Ján Zeman

* 1923  

  • “The warden was supposed to take me to hand over my stuff at the workplace and in the dormitory. And to take me to the storehouse so I could get dressed. We walked from the committee and walked over the courtyard because Valdice was a really big prison. And he asked me how many years I had served because he didn’t know me. I was not as well-known there as I had been in Mírov, where I had spent 4 years, or in Opava. So I said: ‘Fourteen and a half.’ He turned to me and said: ‘Fourteen and a half months, that’s not that bad.’ And I said: ‘Not months, fourteen and a half years.’ He stopped and said: ‘No way. A con who has served fourteen and a half years doesn’t look like you do.’ But that was not the end of it. We came to the storehouse and the inmate there pulled out a bag pack, a beautiful new coat, shoes, underwear and the warden said: ‘You’re telling me you spent fourteen and a half years in prison? But this is all new stuff!’ And I said: ‘Yes, but my wife sent all of it to me.’ And he replied: ‘Get out. Don’t tell me you still have a wife!’ So he was pretty surprised by that.”

  • “A husband of my wife's relative worked at the embassy in Bulgaria and was removed from his office after 1948. We met here in the family circle together with my wife's relatives. He and I both shared a negative view of the Communist Party's program. Some time after our meeting he emigrated to the West.” – “May I ask what his name was?” – “Nikolaj Pátek. And you know, when a refugee arrived, the intelligence services contacted them and screened them. Or they asked them to recommend people here who could provide some information. And he stated me. So one day Gavenda came to me with a letter from Bogataj, asking me to collaborate.”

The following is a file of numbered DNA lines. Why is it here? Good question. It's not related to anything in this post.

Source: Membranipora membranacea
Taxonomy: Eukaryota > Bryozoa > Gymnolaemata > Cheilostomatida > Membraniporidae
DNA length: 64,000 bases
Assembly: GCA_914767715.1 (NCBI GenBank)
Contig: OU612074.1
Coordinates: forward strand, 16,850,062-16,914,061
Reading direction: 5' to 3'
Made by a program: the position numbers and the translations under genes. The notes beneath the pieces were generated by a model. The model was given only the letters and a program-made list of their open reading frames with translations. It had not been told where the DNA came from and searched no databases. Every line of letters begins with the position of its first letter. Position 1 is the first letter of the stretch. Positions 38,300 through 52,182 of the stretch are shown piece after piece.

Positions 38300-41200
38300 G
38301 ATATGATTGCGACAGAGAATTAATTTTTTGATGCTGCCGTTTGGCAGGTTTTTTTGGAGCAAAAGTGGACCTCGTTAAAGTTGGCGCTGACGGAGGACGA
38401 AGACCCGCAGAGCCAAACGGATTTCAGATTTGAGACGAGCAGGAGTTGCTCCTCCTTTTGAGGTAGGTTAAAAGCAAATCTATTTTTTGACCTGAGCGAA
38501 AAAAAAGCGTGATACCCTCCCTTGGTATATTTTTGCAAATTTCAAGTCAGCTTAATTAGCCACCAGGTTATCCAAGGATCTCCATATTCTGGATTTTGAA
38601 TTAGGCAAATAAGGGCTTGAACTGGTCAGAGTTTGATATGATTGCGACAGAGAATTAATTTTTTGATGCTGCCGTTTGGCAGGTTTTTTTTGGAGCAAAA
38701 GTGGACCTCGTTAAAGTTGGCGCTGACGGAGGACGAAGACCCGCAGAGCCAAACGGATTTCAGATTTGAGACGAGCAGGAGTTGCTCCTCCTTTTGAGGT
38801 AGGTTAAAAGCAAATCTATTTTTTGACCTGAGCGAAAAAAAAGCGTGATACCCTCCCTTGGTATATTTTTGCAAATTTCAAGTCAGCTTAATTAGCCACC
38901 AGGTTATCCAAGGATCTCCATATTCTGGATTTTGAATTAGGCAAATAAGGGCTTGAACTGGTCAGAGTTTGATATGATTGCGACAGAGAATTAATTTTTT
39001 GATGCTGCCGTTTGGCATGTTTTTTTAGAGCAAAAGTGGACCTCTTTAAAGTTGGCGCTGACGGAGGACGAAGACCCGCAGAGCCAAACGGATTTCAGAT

• “They had an enquiry regarding the production, how many pieces of what had been made, what was being made that could be arms production. There were also questions about the number of employees, militia men and the plant’s plan. I was in such a position that I could get all this information from workers who had no clue what I needed it for. The details were then encrypted, put into a dead drop and then the strider agents carried it to the West.”

  • “I spent my first Christmas in prison in solitary confinement in Leopoldov after I had been sentenced to death. On Christmas Eve when it was all quiet, I heard some noise down the hall. And soon after I heard singing: Silent Night, Holy Night. It was probably the wardens’ wives who had insisted on visiting us convicts in the solitary confinement to sing us this Christmas carol. You know, it was very moving and very nice of them to remind us of Christmas with their signing. It was the most beautiful and the most sorrowful Christmas I’ve ever had.”

  • “They executed someone who’s trial had been prior to yours, then they executed someone who’s trial was later than yours. You never knew when they were going to take you. In Leopoldov they always took the prisoners before lunch. So when they didn’t take you before lunch, you had some hope that you would survive the next 24 hours.”

  • Full recordings
  • 1

    Myjava, 26.02.2020

    duration: 02:38:42
    media recorded in project Stories of 20th Century
  • 2

    Myjava, 05.03.2020

    duration: 01:23:15
    media recorded in project Stories of 20th Century
Full recordings are available only for logged users.

I never stopped hoping that they wouldn’t execute me

Ján in the times of his employment in the Povážské Engineering Works, circa 1947